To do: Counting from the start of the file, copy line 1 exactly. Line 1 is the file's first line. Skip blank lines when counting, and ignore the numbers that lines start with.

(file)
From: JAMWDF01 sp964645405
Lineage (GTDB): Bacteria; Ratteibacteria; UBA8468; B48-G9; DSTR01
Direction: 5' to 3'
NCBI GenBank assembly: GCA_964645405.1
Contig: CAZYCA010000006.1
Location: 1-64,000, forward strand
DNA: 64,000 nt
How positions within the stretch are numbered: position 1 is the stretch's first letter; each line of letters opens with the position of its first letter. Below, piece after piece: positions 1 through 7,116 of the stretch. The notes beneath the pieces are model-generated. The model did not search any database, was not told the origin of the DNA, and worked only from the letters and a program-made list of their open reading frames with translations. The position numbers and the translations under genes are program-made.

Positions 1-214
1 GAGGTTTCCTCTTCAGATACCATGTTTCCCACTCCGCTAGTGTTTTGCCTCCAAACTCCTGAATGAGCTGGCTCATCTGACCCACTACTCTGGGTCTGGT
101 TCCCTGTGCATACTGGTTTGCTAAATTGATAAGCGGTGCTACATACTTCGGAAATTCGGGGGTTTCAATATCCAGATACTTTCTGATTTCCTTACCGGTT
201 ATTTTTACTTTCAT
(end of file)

From: JAMWDF01 sp964645405